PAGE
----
Celebrity creative director and designer Willo Perron has released his first furniture collection, comprised of livable, modernist pieces that rebel against the notion that high-end furniture should need to be protected by things like stuffy drink coasters.
“I love simplicity and purity,” the French-Canadian-born artist says. “I have an aversion to clutter and I find minimalism somewhat oppressive. All these pieces are meant to be used and be playful and played with — nothing I make is precious or too fragile, it’s meant to be used. My mantra is ‘no coasters.’”
Debuting his seven household objects at the Lower Manhattan gallery Matter Projects from September 22nd to November 30th, this is the first time Perron has “actually physically showed things to people,” the first time that people can see and touch his work in person. As a creative director, he has made a name for himself working on video production, print, brand identity, and set design for stars like Jay Z, Rihanna, and Kanye West. Perhaps his most famous work is the floating Ferrari he was able to orchestrate for Drake’s 2018 concert series.
Furniture design, while a new arena for Perron, stays true to his enveloping dramatic style. For starters, his Sausage Sofa is an enormous 40-foot long “bean bag thing,” an “adult playground stoner dream.” His inspiration came from his younger days in Montreal. “My neighbors had this giant beanbag, and as kids we would all just jump around in this thing and just play in this thing all day long, so it’s kind of a nod to that,” the designer told Architectural Digest.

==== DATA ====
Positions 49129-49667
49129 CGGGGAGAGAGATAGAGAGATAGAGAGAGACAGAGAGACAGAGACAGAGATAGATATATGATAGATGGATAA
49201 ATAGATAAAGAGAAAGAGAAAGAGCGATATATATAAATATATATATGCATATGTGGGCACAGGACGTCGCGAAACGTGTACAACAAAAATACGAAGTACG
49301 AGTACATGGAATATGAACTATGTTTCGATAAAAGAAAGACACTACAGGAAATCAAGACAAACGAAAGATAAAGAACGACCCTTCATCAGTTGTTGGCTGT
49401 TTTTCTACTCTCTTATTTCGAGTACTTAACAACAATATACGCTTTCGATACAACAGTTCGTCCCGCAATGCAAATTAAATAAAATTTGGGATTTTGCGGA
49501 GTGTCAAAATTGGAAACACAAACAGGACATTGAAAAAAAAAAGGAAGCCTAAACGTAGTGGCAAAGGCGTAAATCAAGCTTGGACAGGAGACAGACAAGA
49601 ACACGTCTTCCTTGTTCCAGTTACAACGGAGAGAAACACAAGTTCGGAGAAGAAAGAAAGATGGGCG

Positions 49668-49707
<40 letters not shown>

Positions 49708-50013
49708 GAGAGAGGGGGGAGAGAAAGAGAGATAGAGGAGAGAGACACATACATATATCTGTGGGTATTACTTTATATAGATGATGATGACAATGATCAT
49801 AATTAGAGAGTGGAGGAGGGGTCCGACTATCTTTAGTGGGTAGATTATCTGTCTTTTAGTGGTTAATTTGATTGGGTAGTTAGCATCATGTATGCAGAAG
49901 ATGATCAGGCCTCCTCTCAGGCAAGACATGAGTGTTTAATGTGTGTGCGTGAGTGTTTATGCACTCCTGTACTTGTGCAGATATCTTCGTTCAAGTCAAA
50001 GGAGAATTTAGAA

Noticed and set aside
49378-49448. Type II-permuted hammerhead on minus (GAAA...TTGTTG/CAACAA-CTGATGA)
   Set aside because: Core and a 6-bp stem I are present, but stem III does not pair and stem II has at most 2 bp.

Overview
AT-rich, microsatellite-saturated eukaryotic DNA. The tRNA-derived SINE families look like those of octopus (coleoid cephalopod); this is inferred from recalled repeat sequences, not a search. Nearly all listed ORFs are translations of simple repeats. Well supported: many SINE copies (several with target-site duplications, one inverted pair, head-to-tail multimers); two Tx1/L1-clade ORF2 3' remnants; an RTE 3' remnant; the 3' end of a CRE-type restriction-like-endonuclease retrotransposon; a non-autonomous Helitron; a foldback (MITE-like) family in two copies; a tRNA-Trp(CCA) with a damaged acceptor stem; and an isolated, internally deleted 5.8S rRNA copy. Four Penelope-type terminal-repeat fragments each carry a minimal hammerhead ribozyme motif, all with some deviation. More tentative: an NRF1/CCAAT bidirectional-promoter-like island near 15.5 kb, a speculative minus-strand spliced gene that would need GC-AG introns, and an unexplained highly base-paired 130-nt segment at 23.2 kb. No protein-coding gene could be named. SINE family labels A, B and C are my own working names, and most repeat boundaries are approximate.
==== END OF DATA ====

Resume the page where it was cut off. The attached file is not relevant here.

Also included in the collection is the Pillo Sofa, which appears to be constructed completely out of overstuffed cushions. Hailed as a “near instant classic,” Perron designed it and other pieces in his line simply because he couldn’t locate what he was looking for anywhere else.
“Some of the furniture pieces came from us trying to find pieces for interior projects that we were working on at my studio when we couldn’t quite find perfect options with the right energy. It was just developing pieces to put into projects. I like the idea that in doing people’s interiors or their homes a lot of the pieces are unique, and they’re not that commercially available.”
The “No Coasters” anthology incorporates the Dino surfaces trio: a table, bench, and coffee table. They all feature organically-round legs and softened table edges. The Vanessa seat is an ultra-comfy riff on a papasan chair. All the pieces are colored in the beige and brown tones of the arid landscapes near Perron’s Hollywood Hills home.
When asked if he’ll continue in furniture design, the artist he replied “absolutely.” Reiterating his design aesthetic, he says, “Objects, and clothes, and things in life don’t have to be uncomfortable to be beautiful, and it also doesn’t negate more visceral things, and doesn’t make it less attractive. They don’t need to have those constraints to be beautiful…. I like that idea of being able to live in the things that you have. They’re not museum pieces.”